If you answered yes to any of these questions, there is a VERY good chance you have been living beyond your means, or spending more than you make. Maybe not every month or every year, but on average you net worth has likely gone down rather than up. This is exactly the opposite of what should happen as you get older.

There are lots of reasons this happens, but most fall in to one of these categories:

1.  Impatience

Instead of saving for purchases over time (furniture, electronics, home improvements, vehicles), you are buying these items with loans or credit cards, often spending much more than you would have had you paid for the item in full at the time of purchase. (Undercoating anyone?)

Often, before the items mentioned above are paid off, replacements are purchased, usually for a more expensive item, increasing the amount of debt. The cycle continues every few years.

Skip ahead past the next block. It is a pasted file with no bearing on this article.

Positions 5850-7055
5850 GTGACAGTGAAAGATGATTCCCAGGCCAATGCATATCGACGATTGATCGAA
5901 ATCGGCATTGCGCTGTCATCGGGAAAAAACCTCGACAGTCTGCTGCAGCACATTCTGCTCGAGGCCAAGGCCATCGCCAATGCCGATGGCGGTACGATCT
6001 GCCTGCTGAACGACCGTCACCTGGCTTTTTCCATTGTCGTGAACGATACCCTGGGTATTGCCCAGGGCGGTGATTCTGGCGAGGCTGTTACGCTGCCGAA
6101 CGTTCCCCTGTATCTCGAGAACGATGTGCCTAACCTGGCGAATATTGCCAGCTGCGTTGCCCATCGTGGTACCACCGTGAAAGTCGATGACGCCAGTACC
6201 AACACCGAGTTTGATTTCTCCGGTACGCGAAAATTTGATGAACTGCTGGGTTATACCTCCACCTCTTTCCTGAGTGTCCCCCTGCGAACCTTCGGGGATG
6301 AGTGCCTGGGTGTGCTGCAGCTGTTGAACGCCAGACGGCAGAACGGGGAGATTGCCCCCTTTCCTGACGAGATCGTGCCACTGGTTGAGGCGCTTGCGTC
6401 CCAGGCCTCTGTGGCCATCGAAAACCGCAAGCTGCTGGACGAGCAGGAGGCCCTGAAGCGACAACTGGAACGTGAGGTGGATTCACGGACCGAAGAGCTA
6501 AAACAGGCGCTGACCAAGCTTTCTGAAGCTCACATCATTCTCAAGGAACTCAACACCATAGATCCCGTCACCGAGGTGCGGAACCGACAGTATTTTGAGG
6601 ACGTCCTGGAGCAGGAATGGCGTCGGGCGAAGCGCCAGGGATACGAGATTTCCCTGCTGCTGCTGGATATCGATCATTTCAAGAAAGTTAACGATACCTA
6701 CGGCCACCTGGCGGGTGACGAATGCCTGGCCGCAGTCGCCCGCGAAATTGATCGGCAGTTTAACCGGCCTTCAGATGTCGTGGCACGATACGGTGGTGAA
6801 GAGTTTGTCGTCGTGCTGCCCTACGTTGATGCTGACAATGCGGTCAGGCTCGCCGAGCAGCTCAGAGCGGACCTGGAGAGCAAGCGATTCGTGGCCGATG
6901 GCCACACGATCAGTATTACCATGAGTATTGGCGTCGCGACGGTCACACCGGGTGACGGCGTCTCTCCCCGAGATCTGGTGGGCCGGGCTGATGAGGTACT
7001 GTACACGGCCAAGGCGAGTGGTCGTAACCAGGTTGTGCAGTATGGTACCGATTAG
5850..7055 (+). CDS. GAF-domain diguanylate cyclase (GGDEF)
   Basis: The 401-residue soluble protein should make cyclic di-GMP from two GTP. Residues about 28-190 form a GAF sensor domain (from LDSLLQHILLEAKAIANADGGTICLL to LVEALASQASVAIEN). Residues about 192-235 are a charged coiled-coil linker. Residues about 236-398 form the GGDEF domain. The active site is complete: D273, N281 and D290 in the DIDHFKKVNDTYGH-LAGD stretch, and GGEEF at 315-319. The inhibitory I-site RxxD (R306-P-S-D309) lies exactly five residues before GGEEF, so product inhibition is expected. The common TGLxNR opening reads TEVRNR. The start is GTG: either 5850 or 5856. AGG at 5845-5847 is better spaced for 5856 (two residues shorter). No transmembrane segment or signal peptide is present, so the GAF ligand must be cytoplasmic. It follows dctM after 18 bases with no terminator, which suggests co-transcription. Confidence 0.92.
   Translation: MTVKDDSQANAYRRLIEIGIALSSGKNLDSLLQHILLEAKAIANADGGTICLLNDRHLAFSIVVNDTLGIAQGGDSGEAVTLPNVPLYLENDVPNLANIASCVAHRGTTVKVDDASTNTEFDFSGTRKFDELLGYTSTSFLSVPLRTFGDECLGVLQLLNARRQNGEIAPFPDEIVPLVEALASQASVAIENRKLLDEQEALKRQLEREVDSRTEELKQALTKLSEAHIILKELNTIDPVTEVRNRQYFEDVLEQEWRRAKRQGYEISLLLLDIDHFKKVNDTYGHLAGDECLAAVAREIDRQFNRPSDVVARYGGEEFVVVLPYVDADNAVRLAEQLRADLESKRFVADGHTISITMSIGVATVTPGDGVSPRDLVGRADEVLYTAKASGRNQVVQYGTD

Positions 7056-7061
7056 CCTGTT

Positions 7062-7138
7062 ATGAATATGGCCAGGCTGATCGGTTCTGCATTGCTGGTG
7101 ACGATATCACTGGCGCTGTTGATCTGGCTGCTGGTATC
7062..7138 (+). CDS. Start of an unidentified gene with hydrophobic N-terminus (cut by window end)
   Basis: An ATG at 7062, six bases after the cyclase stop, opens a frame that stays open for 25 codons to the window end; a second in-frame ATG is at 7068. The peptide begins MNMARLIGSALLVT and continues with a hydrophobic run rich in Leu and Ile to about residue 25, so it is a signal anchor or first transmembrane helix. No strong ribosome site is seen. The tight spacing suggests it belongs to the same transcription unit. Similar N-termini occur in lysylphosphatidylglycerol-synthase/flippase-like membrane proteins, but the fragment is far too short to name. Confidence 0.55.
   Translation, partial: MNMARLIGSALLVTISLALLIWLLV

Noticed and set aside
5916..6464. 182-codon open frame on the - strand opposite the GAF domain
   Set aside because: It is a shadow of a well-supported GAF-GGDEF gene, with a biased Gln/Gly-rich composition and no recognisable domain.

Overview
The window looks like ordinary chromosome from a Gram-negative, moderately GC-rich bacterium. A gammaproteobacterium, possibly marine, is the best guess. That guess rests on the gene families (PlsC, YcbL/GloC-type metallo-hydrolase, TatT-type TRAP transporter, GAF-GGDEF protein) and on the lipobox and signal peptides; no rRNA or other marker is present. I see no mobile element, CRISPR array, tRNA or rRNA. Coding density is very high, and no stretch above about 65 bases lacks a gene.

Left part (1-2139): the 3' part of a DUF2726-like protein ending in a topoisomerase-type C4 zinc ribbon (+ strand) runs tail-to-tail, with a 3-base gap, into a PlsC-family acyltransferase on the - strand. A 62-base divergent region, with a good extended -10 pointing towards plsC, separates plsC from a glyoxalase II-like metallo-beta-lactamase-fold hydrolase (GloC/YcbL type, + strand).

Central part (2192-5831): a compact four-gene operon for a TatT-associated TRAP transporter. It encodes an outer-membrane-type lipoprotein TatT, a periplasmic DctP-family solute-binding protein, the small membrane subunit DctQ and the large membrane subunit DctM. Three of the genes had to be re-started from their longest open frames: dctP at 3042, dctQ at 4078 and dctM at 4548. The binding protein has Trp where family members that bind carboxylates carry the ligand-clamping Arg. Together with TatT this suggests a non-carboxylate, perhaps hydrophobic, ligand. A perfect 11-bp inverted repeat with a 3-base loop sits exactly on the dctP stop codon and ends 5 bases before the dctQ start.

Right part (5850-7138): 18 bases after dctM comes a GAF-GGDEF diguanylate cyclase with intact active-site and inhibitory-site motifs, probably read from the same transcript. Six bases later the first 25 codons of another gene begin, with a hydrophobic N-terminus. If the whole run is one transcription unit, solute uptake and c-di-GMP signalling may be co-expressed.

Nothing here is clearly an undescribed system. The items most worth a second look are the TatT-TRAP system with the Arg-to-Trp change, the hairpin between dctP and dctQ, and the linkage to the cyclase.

2.¬† “I’ll be happy when…”

Many people¬†look to¬†their “stuff” for contentment. “I’ll be happy when I can finally get a big screen TV.” “I’ll be happy when I can upgrade my TV to a flat screen.” “I’ll be happy when I can upgrade my flat screen to an HD TV.” “I’ll be happy when I can upgrade my HD TV to a 3D Smart TV.” It will never, EVER end. If you find your happiness in the pursuit of stuff, you will never, EVER be happy, and you will always spend more than you should.

3.  Keeping Up with the Joneses

A lot, and I mean a LOT, of people completely overspend their budget and go deeply into debt in order to LOOK like they are better off than they truly are. Some people use the excuse that they have “champagne taste on a beer budget.” It’s ok to want designer clothing, high-end furniture, expensive cars. But it’s not ok to buy those things on credit if you do not have the means to pay for them otherwise. If you struggle with this, I recommend a fantastic book by Thomas J. Stanley called Stop Acting Rich.

4.  Laziness, Fear, and Free Spirits